With all the chaos in air travel, Santa might be the only person taking to the skies this holiday season who won't need travel insurance—but assuming you don't have your own flying reindeer to keep you on schedule, you might be wondering if it's worth adding travel insurance to your holiday bookings.
Driving the news: With the holiday season coming up quickly and most pandemic-era restrictions lifted, Canadians are expected to travel in record numbers.
That likely means airport lineups, delays, and cancellations—but do you really need to buy insurance for your holiday? I'll be visiting family abroad over Christmas, so I ran some numbers myself. Let's break down the costs and what's covered.
Comprehensive travel insurance will cost me $297. It will cover me in the case of a medical emergency or accident, which can get expensive. A one-day stay at a US hospital can total $10,000.
- It covers any cancelled or delayed flights and related expenses incurred, like a night in a hotel I've already pre-paid.
- It also provides compensation for lost or delayed baggage.
- Being a fully vaccinated traveller, I'm covered for COVID-19-related expenses up to $5 million.
Bare bones trip cancellation protection will cost me $108. I'll be reimbursed up to $20,000 for any pre-paid, non-refundable costs associated with a delayed or cancelled flight, but it offers no healthcare coverage.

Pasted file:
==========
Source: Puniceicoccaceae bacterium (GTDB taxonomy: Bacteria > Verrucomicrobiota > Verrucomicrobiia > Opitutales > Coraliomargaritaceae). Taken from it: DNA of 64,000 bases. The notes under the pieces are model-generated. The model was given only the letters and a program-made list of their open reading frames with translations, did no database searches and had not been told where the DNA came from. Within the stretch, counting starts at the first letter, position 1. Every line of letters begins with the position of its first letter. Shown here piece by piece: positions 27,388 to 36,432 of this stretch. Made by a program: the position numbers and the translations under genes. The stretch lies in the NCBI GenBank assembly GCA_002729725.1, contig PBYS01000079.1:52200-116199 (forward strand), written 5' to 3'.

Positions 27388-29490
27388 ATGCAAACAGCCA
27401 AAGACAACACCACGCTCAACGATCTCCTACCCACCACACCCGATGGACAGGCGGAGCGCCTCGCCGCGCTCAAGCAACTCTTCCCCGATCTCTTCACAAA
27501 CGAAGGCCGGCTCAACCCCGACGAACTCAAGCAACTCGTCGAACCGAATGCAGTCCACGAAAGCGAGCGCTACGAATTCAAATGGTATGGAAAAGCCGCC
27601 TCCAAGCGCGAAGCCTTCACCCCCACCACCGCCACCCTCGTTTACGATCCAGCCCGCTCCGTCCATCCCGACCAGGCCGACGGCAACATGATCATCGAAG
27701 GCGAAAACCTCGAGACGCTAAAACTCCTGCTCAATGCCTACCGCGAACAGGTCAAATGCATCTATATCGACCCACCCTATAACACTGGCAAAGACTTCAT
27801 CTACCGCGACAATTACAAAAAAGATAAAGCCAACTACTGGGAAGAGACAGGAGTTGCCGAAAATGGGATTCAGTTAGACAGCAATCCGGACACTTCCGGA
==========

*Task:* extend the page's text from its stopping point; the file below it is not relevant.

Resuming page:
- It still applies to COVID-related cancellations, but not all policies do.
And keep in mind your credit card might cover you. If you're taking off for a lazy beach vacation, insurance offered through a travel rewards credit card is probably sufficient, but not if you’re scaling Everest. Read through your cardholder benefits guide to find out what's offered.
Before you pick a policy, read through the fine print and avoid insurance gotchas:
Cancellations: Each policy will have its own "acceptable" reason for cancellations. If you're booking a trip, you're not 100% about opting for a "cancel for any reason" (CFAR) policy might be wise.
Pre-existing conditions: Travel health insurance is like standard insurance because you need to disclose your health status, which might bump up the price. However, not reporting accurately could see your policy made null and void.
- Filing a claim: Find out if your coverage is primary, meaning you file a claim directly with your insurer or secondary, in which you would have to file a claim with a third party, like an airline, first.
Bottom line: Travel insurance provides peace of mind but at a price, so make sure you shop for the best policies. Once you find one that suits your needs, read through the fine print to understand what's covered.